And many of physical firewalls can be virtualized. One physical firewall can have multiple virtual firewalls inside. They all have their own routing table, rule base and management interface.
He’s absolutely right, but there’s a huge difference between security contexts (to use the ASA terminology) and firewalls running in VMs.
Transport network independence: firewalls running in VMs rely on the underlying hypervisor to provide network connectivity – you connect firewall’s virtual NICs to VLANs, VXLAN segments or whatever other virtual networking technology you prefer through hypervisor management tools (example: vCenter, vCNS, vCloud Director ...). You can thus use the VM-based firewalls with any virtual networking technology.
Security contexts in a physical firewall can use those virtual networking technologies that are provided by the firewall operating system. Today we’re limited to VLANs; no physical firewall I’m aware of supports VXLAN or NVGRE.
Is there a firewall supporting MPLS/VPN PE-router functionality? Please write a comment.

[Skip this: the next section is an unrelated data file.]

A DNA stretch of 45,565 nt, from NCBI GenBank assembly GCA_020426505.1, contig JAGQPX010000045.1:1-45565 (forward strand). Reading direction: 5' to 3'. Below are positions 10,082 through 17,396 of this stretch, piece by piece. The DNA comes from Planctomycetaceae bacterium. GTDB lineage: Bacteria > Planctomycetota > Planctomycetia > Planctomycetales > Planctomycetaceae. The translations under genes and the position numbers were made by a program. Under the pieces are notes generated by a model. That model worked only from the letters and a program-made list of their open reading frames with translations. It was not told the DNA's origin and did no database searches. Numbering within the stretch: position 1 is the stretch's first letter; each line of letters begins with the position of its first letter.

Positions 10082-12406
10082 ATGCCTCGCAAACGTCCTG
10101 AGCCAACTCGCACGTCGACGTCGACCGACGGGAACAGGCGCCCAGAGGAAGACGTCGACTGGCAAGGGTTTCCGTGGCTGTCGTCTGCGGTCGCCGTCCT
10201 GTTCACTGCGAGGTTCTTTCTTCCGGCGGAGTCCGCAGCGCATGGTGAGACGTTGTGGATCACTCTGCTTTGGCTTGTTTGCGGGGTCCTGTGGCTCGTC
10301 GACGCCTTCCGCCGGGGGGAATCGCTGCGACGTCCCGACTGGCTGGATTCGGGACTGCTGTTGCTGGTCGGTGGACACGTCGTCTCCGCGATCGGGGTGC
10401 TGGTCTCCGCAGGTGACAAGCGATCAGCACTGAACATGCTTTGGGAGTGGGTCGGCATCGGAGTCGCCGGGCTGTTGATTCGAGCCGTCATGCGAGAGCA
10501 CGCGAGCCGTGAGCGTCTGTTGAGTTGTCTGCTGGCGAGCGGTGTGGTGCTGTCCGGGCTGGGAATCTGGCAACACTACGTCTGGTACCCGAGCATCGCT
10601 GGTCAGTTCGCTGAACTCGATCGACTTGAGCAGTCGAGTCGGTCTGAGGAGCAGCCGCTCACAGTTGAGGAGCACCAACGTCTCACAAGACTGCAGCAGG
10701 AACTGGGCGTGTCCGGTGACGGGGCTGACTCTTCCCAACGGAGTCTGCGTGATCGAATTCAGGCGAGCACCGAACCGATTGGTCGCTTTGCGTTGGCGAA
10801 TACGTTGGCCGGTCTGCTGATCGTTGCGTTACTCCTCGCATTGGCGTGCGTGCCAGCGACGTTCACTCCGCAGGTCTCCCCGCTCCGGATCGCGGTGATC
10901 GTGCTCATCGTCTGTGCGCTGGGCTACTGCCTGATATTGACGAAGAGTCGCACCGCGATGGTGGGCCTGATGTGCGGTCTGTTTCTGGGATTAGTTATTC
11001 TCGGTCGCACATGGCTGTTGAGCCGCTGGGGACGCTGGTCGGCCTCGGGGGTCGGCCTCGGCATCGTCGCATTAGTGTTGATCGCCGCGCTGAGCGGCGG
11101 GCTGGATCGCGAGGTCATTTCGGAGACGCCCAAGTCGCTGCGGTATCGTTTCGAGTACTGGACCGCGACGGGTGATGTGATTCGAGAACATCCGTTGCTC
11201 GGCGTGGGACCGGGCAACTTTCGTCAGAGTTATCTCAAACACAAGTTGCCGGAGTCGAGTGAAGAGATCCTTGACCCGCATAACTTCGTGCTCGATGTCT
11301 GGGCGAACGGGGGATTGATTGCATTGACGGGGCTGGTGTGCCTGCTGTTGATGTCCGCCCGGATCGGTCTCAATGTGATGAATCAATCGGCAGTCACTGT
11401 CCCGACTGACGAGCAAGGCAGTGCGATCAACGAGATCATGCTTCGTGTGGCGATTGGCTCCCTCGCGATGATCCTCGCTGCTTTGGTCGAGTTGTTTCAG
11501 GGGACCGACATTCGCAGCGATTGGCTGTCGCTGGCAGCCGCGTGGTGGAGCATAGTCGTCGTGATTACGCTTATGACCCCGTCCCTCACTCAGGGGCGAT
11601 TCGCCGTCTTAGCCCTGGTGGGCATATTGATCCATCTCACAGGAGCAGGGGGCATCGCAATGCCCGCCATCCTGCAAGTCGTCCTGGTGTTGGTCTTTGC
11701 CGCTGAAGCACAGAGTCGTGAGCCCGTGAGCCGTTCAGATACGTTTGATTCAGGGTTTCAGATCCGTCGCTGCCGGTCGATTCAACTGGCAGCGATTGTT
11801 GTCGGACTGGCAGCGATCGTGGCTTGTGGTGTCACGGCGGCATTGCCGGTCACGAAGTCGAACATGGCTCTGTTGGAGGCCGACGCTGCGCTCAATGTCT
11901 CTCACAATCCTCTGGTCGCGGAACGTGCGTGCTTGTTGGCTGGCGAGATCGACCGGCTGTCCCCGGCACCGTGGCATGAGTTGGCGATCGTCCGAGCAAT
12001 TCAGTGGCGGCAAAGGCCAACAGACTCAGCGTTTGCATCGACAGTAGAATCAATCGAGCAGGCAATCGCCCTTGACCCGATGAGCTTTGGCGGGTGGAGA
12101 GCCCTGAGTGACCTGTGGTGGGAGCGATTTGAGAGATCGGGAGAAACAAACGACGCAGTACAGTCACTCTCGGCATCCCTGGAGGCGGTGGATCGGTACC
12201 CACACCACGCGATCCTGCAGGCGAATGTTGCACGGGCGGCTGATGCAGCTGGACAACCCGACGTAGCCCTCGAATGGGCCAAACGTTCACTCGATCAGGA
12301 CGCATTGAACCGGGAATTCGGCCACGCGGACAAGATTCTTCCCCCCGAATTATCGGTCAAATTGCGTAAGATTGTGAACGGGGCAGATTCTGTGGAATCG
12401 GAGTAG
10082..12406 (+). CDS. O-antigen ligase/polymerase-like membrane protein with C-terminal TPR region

Configuration management: Configuration of a security context is stored in the physical firewall. If you want to move the firewalling functionality (example: data center migration), you have to copy the configuration to another physical firewall.
Please don’t even mention the incredibly creative idea of running a stretched active/active firewall cluster across two data centers. Been there, moved on.
Configuration of a VM-based firewall is usually stored on its virtual disk. Moving the firewall and its configuration to a different physical location is thus a simple point-and-click exercise (well, maybe not if you want to move a running firewall, but you know what I mean).
Workload mobility: It’s extremely easy to move a VM-based firewall with the workload it’s protecting, significantly simplifying disaster recovery procedures (example: VMware’s SRM). Moving the configuration of a physical firewall during the disaster recovery process is an intriguing task, more so if you have to merge it with an existing configuration of the target firewall.
What next? It’s obvious we need better terminology ... or an agreement that there are security contexts and VM/hypervisor-based virtual firewalls. Comments?
Virtual firewalls are described in the Introduction to Virtual Networking webinar, you’ll find more details in the VMware Networking Deep Dive webinar and some use cases in Cloud Computing Networking webinar. All three webinars are available with the yearly subscription ... and don’t forget to check out the ExpertExpress service if you need a quick design review or second opinion.